The sun has enough power to supply the whole earth with energy. But as long as renewable energy is more expensive than energy produced by coal or nuclear plants, solar energy won’t be first choice. In Europe photovoltaic cells make only a vanishing small share of renewable energy sources.
Researchers in UK, Switzerland and Germany aim to lower the costs and increase the efficiency. The N2P project is coordinated by the Fraunhofer Institute for Material and Beam Technology in Dresden, Germany. Here researchers developed a process to enhance the absorption qualities of solar cells for an invisible yet important part of sunlight, infrared light. Conventional solar cells hardly make use of this wavelength. Most of it passes through the cell and is lost. By removing the nano structured surface of the wafer on the rear side of the solar cell, using a chemical etching process, it is turns into a “mirror” that reflects the infrared rays back into the cell.
As the light rays are scattered by the glass, they have a longer pathway through the silicon cell and thus generate more electrical current. So far the researchers were able to increase the efficiency by 30 percent if compared to the efficiency of standard thin film solar cells.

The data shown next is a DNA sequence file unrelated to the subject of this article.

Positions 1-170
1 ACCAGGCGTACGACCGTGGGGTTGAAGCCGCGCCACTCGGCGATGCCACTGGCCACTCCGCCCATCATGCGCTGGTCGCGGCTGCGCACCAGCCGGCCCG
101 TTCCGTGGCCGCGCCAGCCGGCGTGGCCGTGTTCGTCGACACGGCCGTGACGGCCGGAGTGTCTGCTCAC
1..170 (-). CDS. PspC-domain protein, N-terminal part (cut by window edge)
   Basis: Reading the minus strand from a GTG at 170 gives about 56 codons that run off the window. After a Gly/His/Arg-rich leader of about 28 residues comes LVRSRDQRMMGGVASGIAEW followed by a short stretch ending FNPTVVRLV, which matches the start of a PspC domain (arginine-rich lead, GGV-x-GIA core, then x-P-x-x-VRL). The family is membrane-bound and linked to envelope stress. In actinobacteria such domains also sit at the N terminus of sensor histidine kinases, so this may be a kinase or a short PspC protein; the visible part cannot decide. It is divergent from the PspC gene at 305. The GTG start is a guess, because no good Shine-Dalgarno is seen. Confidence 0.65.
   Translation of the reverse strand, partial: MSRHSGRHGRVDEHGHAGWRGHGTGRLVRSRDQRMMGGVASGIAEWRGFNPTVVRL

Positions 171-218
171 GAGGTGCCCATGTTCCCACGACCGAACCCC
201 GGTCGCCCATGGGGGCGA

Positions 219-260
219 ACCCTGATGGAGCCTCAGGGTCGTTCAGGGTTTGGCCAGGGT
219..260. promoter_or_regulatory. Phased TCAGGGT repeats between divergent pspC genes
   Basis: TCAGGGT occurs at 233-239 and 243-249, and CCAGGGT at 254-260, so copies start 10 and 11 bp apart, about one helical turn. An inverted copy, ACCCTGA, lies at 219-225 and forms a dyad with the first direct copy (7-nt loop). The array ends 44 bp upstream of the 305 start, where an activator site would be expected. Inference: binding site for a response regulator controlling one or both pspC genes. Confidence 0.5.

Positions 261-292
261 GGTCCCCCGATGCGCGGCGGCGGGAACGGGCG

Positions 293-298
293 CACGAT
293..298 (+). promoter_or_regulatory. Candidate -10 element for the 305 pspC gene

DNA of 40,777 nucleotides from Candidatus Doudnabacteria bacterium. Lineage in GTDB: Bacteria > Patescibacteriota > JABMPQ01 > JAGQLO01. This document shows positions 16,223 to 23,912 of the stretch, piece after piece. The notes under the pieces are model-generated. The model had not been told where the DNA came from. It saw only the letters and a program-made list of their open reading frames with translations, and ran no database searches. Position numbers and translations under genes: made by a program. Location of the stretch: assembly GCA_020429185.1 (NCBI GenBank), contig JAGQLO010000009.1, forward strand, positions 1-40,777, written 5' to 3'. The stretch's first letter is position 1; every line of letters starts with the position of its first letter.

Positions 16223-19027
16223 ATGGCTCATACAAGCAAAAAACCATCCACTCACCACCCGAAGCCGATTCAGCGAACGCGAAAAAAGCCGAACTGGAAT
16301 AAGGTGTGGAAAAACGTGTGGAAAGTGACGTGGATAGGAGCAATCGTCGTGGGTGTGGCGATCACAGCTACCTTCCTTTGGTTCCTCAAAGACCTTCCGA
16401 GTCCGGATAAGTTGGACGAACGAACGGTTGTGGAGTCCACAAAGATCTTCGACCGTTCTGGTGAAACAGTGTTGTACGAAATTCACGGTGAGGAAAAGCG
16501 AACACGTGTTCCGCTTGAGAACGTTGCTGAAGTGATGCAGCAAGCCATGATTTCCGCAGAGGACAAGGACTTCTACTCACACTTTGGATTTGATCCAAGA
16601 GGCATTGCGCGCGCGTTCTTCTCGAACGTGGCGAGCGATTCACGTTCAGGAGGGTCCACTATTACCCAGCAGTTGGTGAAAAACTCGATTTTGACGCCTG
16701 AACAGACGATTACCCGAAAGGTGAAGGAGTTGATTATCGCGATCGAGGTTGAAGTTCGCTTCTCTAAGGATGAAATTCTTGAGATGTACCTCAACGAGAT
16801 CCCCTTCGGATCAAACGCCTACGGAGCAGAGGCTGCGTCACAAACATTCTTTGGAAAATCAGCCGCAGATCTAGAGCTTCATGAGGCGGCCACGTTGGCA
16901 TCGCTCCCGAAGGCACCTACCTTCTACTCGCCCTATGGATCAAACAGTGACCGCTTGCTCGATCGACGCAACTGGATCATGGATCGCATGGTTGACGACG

Researchers from the École Polytechnique Fédérale de Lausanne (EPFL) in Neuchâtel, Switzerland, are working on thin film solar cells. Thin film solar cells have on the one hand a lot of advantages: Producing them consumes less raw materials and energy than producing common solar cells. Additionally the time they need to pay off is shorter. On the other hand there is a drawback: currently their efficiency is about 40 percent lower than in conventional solar cells. Only seven percent of the sunlight can be exploited.
To maximize the light trapping effect they do the opposite: they roughen the glass surface of thin film solar cells. This is done to diffuse the light. When the light beam has a longer way through the cell it generates more electrons.
To roughen the upper surface Dr. Sylvain Nicolay from EPFL deposits a layer of crystals of a so called transparent conductive oxide onto the glass. “The larger the nano sized pyramids are, the higher is the diffusion”, he says. The efficiency of thin film solar cells is now improved from seven to ten percent.
The nano crystals Dr Nicolay uses were developed at the University of Salford in Manchester, UK. Until recently the nano crystals had to be imported from Japan and made the production of such solar cells very expensive. Now the scientists are testing the crystals they developed on their own. The aim is to produce them much cheaper and thus reduce the costs significantly.
Each single method of improving the solar cells can only make a small difference on their efficiency. But combining both, these nano-tuned solar cells will become considerably more competitive than the modules of the past.
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